Short-term disability insurance (SDI) can be used to continue receiving at least a portion of regular wages even though you’re not working, for a variety of reasons. It could cover your pay during an extended illness or a surgical procedure and recovery period, for example, or it could be used during a portion of pregnancy and for several weeks after childbirth (i.e. maternity leave). It might also cover leave for a drug or alcohol rehabilitation program.
However, because it is short-term disability, it generally doesn’t extend beyond a year, if that long. Duration and type of benefits may depend on the laws in your state of residence, as well as your form of employment and the reason for leave.
How do you get short-term disability insurance? Most people have access to SDI benefits through an employer-sponsored program. In some cases, employers pay for all or part of SDI premiums as part of a benefits package, but a portion of each employee paycheck may also be deducted automatically for SDI. In the case of freelance or self-employed workers, they must elect to pay into the system on their own.
What about those who don’t work, though, like stay-home parents? Can spouses receive short-term disability benefits through a husband’s or wife’s insurance?
Policies Pertain to One Person Only
Unfortunately, short-term disability insurance does not cover spouses, children, other family members, or anyone besides the policyholder. Short-term disability is intended to replace the income (or a portion of income) for the person who is working.
If a spouse is working, he/she should be able to dedicate a portion of his/her salary to paying SDI premiums, thus gaining individual coverage for qualifying short-term leave from work. If a spouse is not working, he/she has no income to replace, and most children don’t have income.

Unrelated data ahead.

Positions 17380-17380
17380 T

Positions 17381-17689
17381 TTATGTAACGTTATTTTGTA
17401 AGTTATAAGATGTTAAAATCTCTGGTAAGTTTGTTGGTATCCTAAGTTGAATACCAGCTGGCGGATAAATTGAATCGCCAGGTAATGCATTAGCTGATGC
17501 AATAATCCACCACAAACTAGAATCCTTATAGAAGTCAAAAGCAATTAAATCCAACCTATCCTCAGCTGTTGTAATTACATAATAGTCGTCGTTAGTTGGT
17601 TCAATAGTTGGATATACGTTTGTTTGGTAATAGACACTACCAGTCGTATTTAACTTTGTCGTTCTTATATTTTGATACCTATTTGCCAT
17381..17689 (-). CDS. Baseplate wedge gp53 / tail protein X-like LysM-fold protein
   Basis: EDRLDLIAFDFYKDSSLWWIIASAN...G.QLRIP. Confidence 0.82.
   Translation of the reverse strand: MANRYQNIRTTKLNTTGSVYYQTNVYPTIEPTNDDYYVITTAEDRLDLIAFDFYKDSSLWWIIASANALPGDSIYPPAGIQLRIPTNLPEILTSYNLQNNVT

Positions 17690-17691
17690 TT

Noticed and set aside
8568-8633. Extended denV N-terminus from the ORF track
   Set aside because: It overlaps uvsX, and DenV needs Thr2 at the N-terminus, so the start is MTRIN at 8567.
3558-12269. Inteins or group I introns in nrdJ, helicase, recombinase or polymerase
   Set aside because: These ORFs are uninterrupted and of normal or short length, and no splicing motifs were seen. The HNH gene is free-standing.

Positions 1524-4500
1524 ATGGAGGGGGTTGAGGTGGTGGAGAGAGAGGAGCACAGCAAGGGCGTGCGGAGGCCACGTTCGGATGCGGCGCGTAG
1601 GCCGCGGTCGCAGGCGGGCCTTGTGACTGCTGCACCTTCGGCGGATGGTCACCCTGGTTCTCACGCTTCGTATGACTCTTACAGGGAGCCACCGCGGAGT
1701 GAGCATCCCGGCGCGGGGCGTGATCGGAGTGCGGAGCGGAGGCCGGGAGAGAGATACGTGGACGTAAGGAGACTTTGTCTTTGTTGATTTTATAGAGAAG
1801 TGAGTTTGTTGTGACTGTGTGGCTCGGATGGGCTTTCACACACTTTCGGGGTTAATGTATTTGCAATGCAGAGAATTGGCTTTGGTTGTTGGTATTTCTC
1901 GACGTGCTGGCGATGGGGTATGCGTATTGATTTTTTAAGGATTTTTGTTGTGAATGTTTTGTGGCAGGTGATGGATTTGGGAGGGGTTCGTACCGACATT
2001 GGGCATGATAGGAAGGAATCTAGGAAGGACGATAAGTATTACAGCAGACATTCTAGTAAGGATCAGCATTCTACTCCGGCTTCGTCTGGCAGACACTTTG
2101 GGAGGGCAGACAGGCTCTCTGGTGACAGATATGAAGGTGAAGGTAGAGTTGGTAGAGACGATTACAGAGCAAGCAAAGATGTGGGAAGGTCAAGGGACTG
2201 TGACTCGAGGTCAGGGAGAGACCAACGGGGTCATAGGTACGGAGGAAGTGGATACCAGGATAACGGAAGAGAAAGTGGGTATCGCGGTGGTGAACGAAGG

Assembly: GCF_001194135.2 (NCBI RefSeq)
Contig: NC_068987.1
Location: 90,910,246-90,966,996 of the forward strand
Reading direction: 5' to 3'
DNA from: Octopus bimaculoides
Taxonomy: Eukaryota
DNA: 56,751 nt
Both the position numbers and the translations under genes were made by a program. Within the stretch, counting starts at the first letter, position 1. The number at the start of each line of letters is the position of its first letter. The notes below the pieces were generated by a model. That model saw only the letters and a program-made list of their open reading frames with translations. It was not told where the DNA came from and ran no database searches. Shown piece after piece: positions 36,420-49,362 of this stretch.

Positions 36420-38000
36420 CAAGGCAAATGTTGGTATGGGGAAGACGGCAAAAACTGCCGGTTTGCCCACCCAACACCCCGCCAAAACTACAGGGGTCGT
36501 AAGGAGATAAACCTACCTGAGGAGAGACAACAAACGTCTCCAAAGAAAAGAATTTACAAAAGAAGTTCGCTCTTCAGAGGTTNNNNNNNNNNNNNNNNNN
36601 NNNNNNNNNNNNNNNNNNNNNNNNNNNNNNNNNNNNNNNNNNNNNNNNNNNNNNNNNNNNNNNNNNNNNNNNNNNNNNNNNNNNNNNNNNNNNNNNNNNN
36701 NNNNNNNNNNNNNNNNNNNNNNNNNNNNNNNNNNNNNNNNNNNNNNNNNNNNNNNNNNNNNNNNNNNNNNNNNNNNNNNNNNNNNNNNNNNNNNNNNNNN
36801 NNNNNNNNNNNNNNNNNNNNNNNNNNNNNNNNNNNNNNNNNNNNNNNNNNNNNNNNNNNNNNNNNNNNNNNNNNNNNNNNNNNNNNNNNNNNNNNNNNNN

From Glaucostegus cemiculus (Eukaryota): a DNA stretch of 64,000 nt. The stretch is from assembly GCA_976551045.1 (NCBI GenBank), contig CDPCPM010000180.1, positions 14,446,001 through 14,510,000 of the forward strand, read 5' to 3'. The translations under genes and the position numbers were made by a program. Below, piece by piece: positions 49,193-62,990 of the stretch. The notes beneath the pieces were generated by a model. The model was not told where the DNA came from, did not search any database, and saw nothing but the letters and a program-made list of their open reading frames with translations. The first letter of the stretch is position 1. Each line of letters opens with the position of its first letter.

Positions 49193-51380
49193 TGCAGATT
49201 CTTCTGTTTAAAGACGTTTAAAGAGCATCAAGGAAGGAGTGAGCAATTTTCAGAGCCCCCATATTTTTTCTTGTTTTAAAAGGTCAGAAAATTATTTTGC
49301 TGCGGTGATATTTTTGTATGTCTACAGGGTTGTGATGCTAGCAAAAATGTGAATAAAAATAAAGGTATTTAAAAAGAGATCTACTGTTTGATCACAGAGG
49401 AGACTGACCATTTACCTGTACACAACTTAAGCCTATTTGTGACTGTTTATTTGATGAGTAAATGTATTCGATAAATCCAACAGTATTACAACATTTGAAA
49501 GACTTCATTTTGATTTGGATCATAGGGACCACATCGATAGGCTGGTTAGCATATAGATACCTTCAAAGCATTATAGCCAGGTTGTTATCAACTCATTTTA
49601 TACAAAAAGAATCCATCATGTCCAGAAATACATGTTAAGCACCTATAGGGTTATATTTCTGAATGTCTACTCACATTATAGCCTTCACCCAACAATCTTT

In other words, it’s not like health insurance, where benefits can be extended to cover family members like a spouse or children. The only person covered is the policyholder and the coverage applies only to the income that person earns.
There are some states that provide for spousal care indirectly through SDI plans. In such cases, SDI coverage could be used in circumstances where a working spouse must take family medical leave to care for a spouse (or child, or other family member) that is ill or injured. In this way, both spouses are receiving some kind of benefit, even though only the policyholder continues to receive pay.
Another indirect benefit a spouse may receive from SDI is coverage for child support. If an SDI policyholder is unable to work and ends up on short-term disability leave, a portion of SDI funds may be used to pay child support obligations.
Of course, this is not wage garnishment, and a spouse caring for children should not expect direct payments from SDI claims. If an ex-spouse receiving SDI benefits stops making required child support payments, the spouse caring for children will still have to go through legal channels to secure payment.
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